Waikiki Beach in Honolulu, Hawaii must be one of the more popular, well-known beaches in all the world. Not necessarily the most beautiful, but with all ranges of restaurants and top quality shopping, combined with ease of access from Japan, makes it a top destination for tourists around the world.
The area is experiencing what appeared to be a continued building boom, with over ten top quality high-rise condominiums under construction. Prices starting around a million dollars is very common. The vast majority of these new condo owners will not be from the US. Numerous signs and restaurants have Japanese, Korean and Chinese translations. How ironic it is that the Japanese are now such a big part of the vibrant Honolulu economy.
For our thirty-day home, we chose not to stay along the busy Waikiki Beach, opting instead for a condominium facing the mountains a couple blocks from the beach. When facing the ocean to the west, balconies are exposed in the hot sun much of the afternoon and are therefore not very useable. We did not anticipate the strong winds, however, which made our east facing balcony unpleasant many days. We did get rainbows more often than not and one comes to expect them each afternoon.
For the slightly more adventuresome, a hike to the top of Diamond Head is well worth the view. The trail is paved much of the way with a crowded but rewarding view at the top.
If snorkeling is on your to-do list, go to Snorkel Bob’s and get fitted with goggles that match your eyeglass prescription and you will be on your way to great snorkeling in no time. Thirty years ago when we first rented from Snorkel Bob, we asked, “Are you Snorkel Bob?” He replied, “Who wants to know?”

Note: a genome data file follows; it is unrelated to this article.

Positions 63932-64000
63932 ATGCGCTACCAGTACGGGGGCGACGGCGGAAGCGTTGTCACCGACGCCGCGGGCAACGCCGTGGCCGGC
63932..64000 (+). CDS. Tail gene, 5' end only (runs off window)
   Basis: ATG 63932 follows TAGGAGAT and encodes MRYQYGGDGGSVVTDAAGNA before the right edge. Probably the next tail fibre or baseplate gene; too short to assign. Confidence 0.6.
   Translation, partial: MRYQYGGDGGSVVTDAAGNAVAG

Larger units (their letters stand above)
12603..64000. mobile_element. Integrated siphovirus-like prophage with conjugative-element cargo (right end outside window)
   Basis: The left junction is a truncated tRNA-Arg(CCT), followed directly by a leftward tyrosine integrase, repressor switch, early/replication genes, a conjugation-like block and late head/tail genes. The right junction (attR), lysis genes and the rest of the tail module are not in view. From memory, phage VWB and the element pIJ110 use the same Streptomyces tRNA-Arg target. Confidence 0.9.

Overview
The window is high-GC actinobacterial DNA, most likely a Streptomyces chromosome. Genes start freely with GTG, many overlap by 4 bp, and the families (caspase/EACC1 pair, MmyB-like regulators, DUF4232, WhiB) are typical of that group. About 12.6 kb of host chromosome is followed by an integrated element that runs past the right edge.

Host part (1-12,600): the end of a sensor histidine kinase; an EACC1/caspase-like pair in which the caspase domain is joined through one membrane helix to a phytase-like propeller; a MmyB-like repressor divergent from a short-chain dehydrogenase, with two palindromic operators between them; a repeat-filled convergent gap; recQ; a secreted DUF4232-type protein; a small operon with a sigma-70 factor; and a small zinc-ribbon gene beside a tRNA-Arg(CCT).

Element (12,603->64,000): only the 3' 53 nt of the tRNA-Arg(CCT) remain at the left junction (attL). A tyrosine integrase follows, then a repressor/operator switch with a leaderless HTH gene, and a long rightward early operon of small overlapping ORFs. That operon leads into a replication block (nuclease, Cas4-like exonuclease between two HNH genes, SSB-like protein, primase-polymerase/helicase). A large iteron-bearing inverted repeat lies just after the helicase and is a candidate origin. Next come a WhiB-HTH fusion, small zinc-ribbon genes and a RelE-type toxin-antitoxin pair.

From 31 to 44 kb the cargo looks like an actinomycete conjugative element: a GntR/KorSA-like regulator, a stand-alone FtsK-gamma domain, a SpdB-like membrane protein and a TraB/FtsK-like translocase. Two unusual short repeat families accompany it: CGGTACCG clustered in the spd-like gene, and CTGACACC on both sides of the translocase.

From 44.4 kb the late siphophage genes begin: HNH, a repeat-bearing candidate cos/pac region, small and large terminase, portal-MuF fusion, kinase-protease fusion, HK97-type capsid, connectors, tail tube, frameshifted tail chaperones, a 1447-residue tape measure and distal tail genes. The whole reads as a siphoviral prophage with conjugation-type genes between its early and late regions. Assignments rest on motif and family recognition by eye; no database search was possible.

Hanauma Bay is a short drive from Waikiki and should not be missed as a snorkeling destination.
The protective lagoon was created by the wall of an old volcanic crater collapsing, creating a haven for the many colorful Hawaiian fish. The beauty of the fish is astounding for someone from the Desert Southwest. You can actually hear the fish gnawing on coral.
A day trip should certainly be made to the famous surfing beaches on the north of Oahu. It is much more rural and clearly has a surfer mentality. Food out of trailers severed on old wooden picnic tables is the norm. We stopped in at one of the many fruit stands to try the unusual lychee as well as locally grown guava, mangoes and pineapples. Waves were only a few feet high during our April visit, but in the winter the waves can easily reach 20 or more feet.
Aloha and mahalo ………